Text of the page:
Study finds regular exercise may reduce the risk of developing anxiety

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According to a new study, those who exercise on a regular basis have a nearly 60% decreased risk of acquiring anxiety.

The research appeared in the journal ‘Frontiers in Psychiatry.’

A fast online search for ways to boost our mental health typically yields a plethora of varied outcomes. However, one of the most prevalent recommendations for achieving wellbeing – and preventing future problems – is to engage in some form of physical activity, such as taking a walk or participating in a team sport.

Anxiety disorders, which usually appear early in life, are thought to afflict 10% of the world’s population and are twice as common in women as they are in males. While exercise is promoted as a viable treatment for anxiety, nothing is known regarding the effect of exercise dose, intensity, or level of physical fitness on the risk of developing anxiety disorders.

To assist with answering this question, Swedish researchers discovered that between 1989 and 2010, participants in the world’s greatest long-distance cross-country ski event (Vasaloppet) had a “much lower chance” of acquiring anxiety than non-skiers.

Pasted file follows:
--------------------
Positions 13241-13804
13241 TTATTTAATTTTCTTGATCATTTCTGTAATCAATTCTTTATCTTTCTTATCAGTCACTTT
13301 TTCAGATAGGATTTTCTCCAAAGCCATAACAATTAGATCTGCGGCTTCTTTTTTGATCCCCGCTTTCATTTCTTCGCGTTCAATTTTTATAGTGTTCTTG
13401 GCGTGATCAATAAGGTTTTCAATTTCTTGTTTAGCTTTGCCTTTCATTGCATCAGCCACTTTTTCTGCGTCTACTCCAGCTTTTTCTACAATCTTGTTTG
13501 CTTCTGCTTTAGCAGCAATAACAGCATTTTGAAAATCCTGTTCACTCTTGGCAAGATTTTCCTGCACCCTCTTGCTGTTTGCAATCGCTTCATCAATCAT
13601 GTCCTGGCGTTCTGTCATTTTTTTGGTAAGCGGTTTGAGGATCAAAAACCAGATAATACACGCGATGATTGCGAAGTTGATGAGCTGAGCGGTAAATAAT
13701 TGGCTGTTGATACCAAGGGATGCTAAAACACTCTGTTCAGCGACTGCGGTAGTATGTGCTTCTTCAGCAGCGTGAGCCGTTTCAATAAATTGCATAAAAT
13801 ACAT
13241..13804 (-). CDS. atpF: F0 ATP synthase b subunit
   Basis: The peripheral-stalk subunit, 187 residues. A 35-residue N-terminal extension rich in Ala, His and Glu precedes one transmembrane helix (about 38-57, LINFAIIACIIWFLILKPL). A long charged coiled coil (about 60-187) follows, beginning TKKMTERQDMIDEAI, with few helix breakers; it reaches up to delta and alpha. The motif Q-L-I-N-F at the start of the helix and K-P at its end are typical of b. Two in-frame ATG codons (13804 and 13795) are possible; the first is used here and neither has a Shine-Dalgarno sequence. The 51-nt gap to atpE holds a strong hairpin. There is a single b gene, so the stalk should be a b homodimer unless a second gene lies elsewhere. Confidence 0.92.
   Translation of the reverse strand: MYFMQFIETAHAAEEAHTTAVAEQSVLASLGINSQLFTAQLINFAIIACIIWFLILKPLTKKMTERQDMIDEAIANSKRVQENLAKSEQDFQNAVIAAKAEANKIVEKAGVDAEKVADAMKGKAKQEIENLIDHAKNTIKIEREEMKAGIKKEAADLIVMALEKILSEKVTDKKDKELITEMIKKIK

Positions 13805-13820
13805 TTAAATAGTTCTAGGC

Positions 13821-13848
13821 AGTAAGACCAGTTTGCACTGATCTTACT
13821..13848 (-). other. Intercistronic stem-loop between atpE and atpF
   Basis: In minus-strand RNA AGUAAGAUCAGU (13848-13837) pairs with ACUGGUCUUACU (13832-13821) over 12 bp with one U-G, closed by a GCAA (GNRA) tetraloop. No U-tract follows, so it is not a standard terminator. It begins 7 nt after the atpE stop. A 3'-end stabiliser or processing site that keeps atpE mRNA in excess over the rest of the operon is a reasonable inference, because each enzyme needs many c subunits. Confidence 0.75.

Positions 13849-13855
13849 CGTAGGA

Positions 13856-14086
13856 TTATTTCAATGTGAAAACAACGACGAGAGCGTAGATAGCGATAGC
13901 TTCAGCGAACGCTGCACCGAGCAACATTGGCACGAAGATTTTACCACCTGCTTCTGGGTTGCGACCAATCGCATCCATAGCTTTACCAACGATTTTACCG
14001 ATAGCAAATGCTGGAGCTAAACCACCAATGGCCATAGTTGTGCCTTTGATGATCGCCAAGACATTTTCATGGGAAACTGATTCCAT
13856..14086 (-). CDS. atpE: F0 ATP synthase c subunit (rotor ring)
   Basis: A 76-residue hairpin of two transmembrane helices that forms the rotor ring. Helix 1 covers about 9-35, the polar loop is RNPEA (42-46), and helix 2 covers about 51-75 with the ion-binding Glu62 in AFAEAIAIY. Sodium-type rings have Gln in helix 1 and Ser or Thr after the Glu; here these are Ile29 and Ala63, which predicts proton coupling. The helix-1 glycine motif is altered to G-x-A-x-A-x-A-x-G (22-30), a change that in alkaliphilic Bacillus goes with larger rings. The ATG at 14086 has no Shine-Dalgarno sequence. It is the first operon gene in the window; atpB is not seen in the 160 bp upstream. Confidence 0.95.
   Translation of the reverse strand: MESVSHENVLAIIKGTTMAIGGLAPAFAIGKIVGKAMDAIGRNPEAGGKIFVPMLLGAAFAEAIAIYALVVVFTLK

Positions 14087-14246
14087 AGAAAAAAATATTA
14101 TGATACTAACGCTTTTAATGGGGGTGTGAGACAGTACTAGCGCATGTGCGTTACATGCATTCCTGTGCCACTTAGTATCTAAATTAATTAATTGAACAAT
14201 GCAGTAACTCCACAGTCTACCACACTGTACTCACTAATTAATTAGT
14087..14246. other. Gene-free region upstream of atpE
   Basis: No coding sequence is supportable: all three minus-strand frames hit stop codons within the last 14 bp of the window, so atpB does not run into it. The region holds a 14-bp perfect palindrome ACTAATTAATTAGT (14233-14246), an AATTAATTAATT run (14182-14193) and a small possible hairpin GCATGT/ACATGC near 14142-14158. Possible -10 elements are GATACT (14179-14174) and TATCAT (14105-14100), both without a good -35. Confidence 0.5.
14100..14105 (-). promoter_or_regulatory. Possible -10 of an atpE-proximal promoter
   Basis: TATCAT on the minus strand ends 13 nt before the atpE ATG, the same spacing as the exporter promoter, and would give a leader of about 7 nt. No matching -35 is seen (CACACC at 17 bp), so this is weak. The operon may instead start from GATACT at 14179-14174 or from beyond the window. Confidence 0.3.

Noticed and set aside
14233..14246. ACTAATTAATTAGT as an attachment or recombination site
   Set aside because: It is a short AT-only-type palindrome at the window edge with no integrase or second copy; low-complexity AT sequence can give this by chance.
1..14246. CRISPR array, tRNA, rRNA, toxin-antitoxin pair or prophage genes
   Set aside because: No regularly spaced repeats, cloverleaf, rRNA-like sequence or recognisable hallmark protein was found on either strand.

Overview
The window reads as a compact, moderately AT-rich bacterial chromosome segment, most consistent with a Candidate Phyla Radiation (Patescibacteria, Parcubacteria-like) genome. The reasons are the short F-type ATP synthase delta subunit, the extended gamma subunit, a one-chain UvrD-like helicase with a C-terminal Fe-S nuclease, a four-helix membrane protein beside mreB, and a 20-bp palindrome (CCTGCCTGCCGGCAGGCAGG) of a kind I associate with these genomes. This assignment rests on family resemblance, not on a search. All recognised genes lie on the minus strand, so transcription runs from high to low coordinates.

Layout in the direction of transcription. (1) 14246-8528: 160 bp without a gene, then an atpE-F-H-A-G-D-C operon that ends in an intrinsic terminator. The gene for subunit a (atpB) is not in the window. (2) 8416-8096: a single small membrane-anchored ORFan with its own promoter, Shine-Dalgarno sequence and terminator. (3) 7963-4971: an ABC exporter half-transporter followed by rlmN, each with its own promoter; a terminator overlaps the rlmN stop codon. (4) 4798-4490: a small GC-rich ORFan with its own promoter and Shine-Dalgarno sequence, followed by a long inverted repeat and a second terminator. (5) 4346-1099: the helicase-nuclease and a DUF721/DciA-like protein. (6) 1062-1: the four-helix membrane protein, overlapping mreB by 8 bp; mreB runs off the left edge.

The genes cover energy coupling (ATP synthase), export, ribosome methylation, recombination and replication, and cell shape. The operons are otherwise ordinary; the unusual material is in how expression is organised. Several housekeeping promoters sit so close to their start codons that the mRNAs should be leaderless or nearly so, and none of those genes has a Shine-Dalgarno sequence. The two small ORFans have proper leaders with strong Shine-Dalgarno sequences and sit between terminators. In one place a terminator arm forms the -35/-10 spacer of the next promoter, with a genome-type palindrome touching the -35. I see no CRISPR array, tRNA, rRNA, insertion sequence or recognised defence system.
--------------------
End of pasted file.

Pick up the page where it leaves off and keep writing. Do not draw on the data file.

To assist with answering this question, Swedish researchers discovered that between 1989 and 2010, participants in the world’s greatest long-distance cross-country ski event (Vasaloppet) had a “much lower chance” of acquiring anxiety than non-skiers.

The research is based on data from almost 400,000 people in one of the largest population-wide epidemiological studies ever conducted, which included both men and women.

“Over a 21-year follow-up period, we found that the group with a more physically active lifestyle had a nearly 60% lower risk of developing anxiety disorders,” said Martine Svensson, first author of the paper, and her colleague and principal investigator, Tomas Deierborg, both of the Department of Experimental Medical Science at Lund University in Sweden.

According to the researchers, studies focusing on individual sports may find somewhat different results and magnitudes of the connections, but this is most likely owing to other key elements that affect mental health that are difficult to control in research analysis

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